The controlling idea of is an emphasis on the necessity of communication – specifically being present, active and engaging with your fellow human being. We are introduced to a handful of everymen and women who serve as the lens for this PSA in talking to one another. Patronising? Perhaps – but more importantly it’s an understandably alluring concept that is too open for its own good. It takes a lot of time for the piece to make its point, and its failure to land its points until the very last line leaves a bitter aftertaste. This two-act play doesn’t feel like a journey entirely worth going on to say what it wants to say.
Whilst the script possesses a very clear understanding of its subject matter and is at times remarkably adept, it isn’t wholly demonstrated until the second act. Or, perhaps more accurately, it isn’t translated entirely until the second act. Co-directors Kathy Burke and Scott Graham do the script an injustice with clunky direction that is meandering and tonally inept. Proxemics are uninteresting, the texture of the overarching narrative is contrived and unengaging and the set is underused to a borderline outrageous degree – allowing for basic, tame interaction that is frustratingly unambitious for a company of Frantic Assembly’s stature and sensibilities. The text has moments of humour but these moments are handled with a real ham-fisted approach – the play is at its worst when it knows it’s funny, and this is too often the case.
Perhaps the greatest injustice of the work is how unlikeable and unknowable the characters are. Maybe the warning signs should’ve been present from the off – the play’s introduction can only be described as a ghastly staple-sitcom opening ambiguously abstracted to the stage; music plays and we are introduced to the characters through a carousel of images depicting them in moments to come. Is this because these moments define them? A fair question that carries an obvious answer which in most cases would appropriately compliment said foreshadowing technique, but the world the characters inhabit is lifeless and they remain vapid within it. Is their trauma who they are? There is no insight into their identity beyond their circumstances and therefore it’s impossible to identify with them until they reach their breaking points and their trauma is explained. Unfortunately, even an entire hour of tedious and static vignettes doesn’t get us any closer to these people. Presenting characters in such vacuous circumstances undermines the message of the piece – it’s devastatingly human, so why are we being denied this? Why are these individuals treated as vehicles and tableaus for us to gawk at? And not complex, interesting individuals who can speak (even by not speaking) beyond their trauma and their trauma?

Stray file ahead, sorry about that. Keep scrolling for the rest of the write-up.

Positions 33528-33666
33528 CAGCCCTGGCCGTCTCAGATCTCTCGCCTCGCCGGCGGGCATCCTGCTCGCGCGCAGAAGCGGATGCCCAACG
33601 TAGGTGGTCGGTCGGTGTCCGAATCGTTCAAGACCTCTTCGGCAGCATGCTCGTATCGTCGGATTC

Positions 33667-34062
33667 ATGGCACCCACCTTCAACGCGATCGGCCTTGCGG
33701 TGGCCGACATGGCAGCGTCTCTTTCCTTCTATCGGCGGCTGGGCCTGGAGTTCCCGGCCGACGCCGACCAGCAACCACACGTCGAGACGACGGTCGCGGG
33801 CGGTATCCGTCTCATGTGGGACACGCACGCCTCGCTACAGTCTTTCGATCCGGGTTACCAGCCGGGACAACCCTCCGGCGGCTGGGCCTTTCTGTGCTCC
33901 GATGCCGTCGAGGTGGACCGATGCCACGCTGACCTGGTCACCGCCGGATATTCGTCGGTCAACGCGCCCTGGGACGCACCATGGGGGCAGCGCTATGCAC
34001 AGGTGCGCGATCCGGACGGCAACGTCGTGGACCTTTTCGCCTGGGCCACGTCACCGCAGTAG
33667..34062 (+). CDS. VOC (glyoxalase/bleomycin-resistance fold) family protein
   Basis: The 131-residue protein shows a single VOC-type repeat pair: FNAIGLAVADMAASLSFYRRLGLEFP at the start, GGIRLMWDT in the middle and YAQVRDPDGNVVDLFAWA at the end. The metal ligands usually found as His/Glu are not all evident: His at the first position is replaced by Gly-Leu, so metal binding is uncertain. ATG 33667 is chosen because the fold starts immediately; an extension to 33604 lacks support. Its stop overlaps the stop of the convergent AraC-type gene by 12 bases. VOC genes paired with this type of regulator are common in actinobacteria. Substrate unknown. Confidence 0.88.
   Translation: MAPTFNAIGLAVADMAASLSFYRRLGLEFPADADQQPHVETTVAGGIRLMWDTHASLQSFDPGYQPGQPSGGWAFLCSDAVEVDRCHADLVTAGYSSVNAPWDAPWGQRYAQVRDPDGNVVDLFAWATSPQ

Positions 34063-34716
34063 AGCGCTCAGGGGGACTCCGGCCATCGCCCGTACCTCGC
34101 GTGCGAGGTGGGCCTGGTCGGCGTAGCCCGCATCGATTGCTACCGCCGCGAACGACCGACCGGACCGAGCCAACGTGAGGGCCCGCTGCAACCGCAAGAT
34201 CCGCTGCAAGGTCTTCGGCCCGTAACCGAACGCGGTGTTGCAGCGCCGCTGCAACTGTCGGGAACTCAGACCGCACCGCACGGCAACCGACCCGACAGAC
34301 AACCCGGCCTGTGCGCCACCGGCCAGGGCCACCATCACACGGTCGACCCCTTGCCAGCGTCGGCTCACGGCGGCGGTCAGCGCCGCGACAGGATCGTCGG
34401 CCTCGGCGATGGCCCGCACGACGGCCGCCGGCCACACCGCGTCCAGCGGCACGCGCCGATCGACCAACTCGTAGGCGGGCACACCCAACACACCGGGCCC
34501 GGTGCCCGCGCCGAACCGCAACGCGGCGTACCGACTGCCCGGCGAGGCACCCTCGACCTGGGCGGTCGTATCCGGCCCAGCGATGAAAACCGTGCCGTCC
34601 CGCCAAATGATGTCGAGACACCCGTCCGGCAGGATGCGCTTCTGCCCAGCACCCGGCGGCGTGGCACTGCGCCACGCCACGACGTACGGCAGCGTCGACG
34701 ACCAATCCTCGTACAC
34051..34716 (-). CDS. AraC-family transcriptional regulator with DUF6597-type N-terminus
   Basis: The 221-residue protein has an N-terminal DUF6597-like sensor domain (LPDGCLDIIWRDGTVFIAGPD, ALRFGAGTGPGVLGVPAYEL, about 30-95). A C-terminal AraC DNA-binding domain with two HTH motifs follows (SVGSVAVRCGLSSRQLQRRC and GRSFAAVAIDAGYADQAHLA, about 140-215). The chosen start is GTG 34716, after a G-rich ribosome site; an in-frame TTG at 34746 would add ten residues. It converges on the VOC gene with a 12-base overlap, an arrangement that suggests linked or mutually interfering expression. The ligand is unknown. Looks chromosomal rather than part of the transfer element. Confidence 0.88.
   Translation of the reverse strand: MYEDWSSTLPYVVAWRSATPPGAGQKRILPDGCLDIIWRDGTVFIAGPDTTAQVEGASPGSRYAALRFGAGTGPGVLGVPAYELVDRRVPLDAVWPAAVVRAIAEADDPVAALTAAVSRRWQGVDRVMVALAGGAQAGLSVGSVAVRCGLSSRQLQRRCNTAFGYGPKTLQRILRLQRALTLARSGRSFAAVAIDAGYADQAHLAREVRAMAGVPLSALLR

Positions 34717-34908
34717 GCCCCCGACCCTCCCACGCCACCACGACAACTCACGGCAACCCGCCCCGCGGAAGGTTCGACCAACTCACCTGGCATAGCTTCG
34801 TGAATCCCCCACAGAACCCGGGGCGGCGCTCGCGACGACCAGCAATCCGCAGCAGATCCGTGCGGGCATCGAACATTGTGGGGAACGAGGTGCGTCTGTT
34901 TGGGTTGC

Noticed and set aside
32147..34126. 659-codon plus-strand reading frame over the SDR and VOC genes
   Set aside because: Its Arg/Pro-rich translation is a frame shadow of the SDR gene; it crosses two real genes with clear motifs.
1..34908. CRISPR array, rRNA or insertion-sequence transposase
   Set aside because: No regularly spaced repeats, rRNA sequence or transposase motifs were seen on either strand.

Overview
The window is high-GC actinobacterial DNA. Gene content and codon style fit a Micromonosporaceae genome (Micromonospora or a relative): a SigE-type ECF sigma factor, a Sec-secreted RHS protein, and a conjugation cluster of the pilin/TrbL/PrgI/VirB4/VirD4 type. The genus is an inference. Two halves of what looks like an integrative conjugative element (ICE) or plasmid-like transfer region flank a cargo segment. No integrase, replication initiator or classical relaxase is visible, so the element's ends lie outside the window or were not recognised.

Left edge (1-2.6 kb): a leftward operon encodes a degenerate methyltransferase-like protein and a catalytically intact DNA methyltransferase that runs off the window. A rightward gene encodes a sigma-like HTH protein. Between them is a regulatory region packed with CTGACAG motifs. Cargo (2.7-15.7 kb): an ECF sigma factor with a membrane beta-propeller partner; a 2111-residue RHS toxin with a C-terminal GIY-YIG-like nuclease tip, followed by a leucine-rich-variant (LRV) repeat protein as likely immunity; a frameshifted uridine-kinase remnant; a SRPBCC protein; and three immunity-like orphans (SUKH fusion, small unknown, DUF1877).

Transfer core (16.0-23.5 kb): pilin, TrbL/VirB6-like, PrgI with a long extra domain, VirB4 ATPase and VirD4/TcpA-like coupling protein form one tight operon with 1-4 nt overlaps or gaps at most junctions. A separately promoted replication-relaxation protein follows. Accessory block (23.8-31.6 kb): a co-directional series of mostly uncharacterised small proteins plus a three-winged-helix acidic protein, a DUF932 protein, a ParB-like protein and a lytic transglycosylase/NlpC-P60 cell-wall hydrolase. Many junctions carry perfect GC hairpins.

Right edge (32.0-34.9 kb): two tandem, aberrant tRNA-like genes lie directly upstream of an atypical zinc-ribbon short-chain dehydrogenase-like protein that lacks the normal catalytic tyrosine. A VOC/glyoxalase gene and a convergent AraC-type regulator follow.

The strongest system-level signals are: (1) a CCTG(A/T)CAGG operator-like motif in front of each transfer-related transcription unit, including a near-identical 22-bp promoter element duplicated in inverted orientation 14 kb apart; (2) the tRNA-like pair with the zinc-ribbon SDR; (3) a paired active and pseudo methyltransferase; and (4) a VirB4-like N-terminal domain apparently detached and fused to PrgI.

Despite some antagonising and jarring pieces of performance from the cast that disrupt the nuance of the narrative, there is a sense that most of the cast are capable of more than is presented on stage. When they aren’t shattering the realism of the work with melodramatic, overemphasised and expressive monologues, they do an excellent job of conveying the emotional jeopardy of the silent and grieving. Designers Morgan Large, Paul Keogan and Ella Wahlstrom excel in their respective departments also, with an excellent use of lighting that accentuates its purpose as another theatrical language on stage, an adequately inventive soundscape and a set that, although not utilised to it’s full potential, has a lot to admire.
For a company on the national curriculum, this show ironically seems to embody the professional sensibility of those learning about their work, instead of demonstrating how they set the benchmark.
Reviewer: Louis Thompson
Reviewed: 11th February 2020
North West End UK Rating: ★★